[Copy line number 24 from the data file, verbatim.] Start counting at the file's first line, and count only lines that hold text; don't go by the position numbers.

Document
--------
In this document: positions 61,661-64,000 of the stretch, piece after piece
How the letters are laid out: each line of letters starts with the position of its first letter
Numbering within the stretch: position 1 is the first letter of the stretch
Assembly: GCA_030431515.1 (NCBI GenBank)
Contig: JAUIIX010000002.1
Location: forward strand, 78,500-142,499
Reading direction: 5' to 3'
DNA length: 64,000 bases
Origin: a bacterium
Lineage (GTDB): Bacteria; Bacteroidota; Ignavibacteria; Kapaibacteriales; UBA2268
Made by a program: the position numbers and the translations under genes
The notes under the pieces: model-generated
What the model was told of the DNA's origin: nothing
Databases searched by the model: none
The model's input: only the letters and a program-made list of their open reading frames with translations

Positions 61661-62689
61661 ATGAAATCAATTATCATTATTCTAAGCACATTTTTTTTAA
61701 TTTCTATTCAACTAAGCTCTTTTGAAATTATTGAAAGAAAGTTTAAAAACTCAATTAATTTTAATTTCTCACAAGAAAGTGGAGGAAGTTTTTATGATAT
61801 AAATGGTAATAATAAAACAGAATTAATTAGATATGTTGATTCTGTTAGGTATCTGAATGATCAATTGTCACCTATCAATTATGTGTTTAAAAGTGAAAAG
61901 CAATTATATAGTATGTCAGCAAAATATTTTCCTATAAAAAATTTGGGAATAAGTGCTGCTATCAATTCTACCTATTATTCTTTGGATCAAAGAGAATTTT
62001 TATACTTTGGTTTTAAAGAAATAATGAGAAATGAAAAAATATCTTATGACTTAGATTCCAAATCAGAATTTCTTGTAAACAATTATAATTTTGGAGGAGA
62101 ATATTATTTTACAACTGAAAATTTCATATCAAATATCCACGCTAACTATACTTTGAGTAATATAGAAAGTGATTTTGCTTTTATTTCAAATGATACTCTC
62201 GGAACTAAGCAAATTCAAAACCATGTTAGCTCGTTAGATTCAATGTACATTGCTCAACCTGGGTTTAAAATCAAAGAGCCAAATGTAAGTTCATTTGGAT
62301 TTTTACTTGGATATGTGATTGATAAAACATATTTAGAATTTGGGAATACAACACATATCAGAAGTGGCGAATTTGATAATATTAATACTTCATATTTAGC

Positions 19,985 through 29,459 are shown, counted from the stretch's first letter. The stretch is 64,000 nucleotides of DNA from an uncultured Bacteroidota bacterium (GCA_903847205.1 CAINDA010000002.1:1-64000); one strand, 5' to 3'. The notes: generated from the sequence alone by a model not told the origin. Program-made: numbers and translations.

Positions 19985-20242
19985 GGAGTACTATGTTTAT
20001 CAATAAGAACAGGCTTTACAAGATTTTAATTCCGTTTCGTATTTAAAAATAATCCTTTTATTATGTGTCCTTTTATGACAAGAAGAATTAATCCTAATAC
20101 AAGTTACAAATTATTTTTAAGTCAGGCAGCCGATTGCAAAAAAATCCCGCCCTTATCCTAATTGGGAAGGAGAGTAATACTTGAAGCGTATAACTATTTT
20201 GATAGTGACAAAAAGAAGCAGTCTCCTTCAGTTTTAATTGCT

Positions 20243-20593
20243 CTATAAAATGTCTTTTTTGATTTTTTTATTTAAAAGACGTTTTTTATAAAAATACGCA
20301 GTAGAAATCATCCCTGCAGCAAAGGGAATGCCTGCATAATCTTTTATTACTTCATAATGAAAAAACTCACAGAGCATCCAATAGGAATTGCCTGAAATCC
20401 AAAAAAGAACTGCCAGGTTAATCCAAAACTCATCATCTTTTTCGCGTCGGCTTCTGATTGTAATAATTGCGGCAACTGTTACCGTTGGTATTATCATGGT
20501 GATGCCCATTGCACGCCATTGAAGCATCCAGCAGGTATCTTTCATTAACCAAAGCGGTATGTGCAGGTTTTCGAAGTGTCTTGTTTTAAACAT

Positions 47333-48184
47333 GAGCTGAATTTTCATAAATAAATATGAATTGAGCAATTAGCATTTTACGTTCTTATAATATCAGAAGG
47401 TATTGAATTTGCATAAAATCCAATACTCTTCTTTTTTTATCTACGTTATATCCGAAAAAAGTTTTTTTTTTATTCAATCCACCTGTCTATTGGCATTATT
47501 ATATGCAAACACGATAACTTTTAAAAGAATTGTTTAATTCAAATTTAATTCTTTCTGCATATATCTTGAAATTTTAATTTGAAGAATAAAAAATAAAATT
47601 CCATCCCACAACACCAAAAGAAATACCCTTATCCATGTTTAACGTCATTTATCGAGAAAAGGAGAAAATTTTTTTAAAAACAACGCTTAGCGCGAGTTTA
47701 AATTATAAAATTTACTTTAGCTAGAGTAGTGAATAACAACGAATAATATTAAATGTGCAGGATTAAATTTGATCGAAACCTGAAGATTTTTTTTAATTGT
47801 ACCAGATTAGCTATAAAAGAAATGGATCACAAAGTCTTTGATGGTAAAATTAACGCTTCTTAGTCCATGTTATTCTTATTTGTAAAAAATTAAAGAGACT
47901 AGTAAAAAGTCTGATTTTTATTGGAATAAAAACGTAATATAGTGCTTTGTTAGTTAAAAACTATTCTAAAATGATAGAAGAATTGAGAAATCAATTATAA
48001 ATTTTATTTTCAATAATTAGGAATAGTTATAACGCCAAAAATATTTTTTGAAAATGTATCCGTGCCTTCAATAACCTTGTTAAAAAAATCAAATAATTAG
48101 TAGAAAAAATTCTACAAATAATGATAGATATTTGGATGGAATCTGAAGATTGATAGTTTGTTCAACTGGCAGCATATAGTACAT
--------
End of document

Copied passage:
62301 TTTTACTTGGATATGTGATTGATAAAACATATTTAGAATTTGGGAATACAACACATATCAGAAGTGGCGAATTTGATAATATTAATACTTCATATTTAGC